‘Warriors’ train at NTC

| March 12, 2010 | 0 Comments

Story and Photo by
Pfc. Robert England
2nd Stryker Brigade Combat Team Public Affairs, 25th Infantry Division

FORT IRWIN, Calif. — After months of preparation, Soldiers from 2nd Stryker Brigade Combat Team “Warriors,” 25th Infantry Division, began predeployment training, at the National Training Center here, early last month.

As the time for training drew near, the brigade prepared its Soldiers and equipment for movement to the NTC. Countless bags were packed and loaded into overseas containers, which were then blocked and braced before being sealed to ensure minimal shifting during the trip to California.

Soldiers from the 25th Infantry Division establish a secure perimeter during a situational training exercise, Feb. 25, at Fort Irwin, Calif. The training exercise provided Soldiers realistic desert scenarios in a simulated training environment.The first Soldiers arrived at the Forward Operating Base Santa Fe, Feb. 8.

“They were mainly supply and logistics Soldiers preparing to receive the equipment coming off the ports in San Diego,” said Capt. Denis Wagner, assistant operations planner, Brigade Headquarters and Headquarters Company. “They were establishing life support … getting tents set up, the showers, the latrines, all the logistics necessary to support the brigade.”

After the brigade arrived in full, the battalions began conducting training operations.

“For the battalions, it was an opportunity to conduct Stryker gunnery, lanes training, flat ranges and interaction with key leaders,” said Capt. James Kim, assistant plans officer, Headquarters and Headquarters Company, 2nd SBCT, 25th ID.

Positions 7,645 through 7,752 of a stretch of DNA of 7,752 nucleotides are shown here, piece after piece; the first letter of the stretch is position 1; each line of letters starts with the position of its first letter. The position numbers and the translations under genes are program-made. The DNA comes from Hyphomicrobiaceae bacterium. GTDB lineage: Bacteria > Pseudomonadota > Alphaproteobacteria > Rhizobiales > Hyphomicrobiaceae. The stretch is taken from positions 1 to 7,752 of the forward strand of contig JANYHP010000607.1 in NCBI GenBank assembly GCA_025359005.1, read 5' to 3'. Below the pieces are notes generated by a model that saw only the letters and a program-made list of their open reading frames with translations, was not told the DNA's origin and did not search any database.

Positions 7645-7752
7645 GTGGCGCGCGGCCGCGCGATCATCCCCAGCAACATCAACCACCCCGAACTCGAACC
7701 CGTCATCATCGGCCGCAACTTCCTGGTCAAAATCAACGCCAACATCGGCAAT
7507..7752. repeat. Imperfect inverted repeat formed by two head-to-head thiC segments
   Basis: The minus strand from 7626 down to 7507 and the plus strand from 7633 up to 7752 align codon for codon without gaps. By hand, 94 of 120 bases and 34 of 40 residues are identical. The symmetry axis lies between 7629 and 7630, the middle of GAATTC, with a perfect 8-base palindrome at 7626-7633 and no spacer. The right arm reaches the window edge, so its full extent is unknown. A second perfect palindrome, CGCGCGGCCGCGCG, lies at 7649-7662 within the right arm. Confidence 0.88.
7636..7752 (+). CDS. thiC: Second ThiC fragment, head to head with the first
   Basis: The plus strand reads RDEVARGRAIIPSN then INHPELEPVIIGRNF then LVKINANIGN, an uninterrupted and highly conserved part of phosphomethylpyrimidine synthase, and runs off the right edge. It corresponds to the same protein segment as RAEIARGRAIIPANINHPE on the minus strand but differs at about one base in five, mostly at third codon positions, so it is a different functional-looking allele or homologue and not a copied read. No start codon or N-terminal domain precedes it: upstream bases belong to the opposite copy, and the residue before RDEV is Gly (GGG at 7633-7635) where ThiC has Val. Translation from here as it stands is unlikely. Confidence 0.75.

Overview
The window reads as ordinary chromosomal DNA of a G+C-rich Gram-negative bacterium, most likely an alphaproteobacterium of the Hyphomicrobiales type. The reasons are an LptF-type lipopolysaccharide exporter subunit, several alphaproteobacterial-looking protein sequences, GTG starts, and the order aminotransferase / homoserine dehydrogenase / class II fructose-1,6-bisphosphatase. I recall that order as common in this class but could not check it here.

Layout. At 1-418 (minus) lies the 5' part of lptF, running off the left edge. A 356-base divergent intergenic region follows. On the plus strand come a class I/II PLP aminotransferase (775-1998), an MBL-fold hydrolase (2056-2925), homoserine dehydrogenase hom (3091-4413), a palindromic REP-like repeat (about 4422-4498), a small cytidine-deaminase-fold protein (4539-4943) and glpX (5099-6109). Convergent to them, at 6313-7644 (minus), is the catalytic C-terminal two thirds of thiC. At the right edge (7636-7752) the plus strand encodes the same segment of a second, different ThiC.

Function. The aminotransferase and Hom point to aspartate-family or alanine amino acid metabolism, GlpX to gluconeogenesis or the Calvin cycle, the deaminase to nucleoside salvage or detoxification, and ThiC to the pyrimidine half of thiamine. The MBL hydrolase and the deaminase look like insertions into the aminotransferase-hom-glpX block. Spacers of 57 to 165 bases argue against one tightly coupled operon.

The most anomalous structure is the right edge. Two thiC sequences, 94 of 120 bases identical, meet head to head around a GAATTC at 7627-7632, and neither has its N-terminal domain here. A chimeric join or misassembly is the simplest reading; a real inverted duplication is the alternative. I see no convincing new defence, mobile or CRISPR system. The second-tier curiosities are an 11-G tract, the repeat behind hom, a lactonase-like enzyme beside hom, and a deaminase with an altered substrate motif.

“The brigade support battalion did a lot of convoy training, including some convoy live-fire exercises utilizing their guntrucks,” he continued.

“The units conducted their pre-rotational training, such as marksman training with small arms systems, Stryker gunnery with weapons mounted on the Strykers, and situational training exercises, allowing them to do platoon and company maneuvers,” Wagner added.

Strategic Operations Inc., a special effects company from Los Angeles, provided realistic scenarios in simulated Iraqi environments with simulated improvised explosive device explosions and injuries using professional make-up artists — all of which provided Soldiers with an enhanced training experience.

“We hired a special effects crew (Strategic Operations) to simulate what it feels like to interact with Iraqis, especially with the language barrier,” Kim said. “It was a good experience, especially for Soldiers who have never been deployed.”

Every unit within the brigade had a chance to use every asset within their skill set. Food service specialists, in particular, were hard at work almost 20 hours each day.

The various training exercises allowed each unit to assess mission-execution methods and make necessary adjustments. Additionally, the training improved the brigade’s readiness for its upcoming deployment to Iraq.

“It allowed us the time away from garrison activities to establish the processes and systems to conduct training in a more realistic environment,” Wagner said. “The field training exercise set the initial pieces in place to eventually roll into the Brigade construct in place when we deploy.”

Category: News

Leave a Reply

Your email address will not be published. Required fields are marked *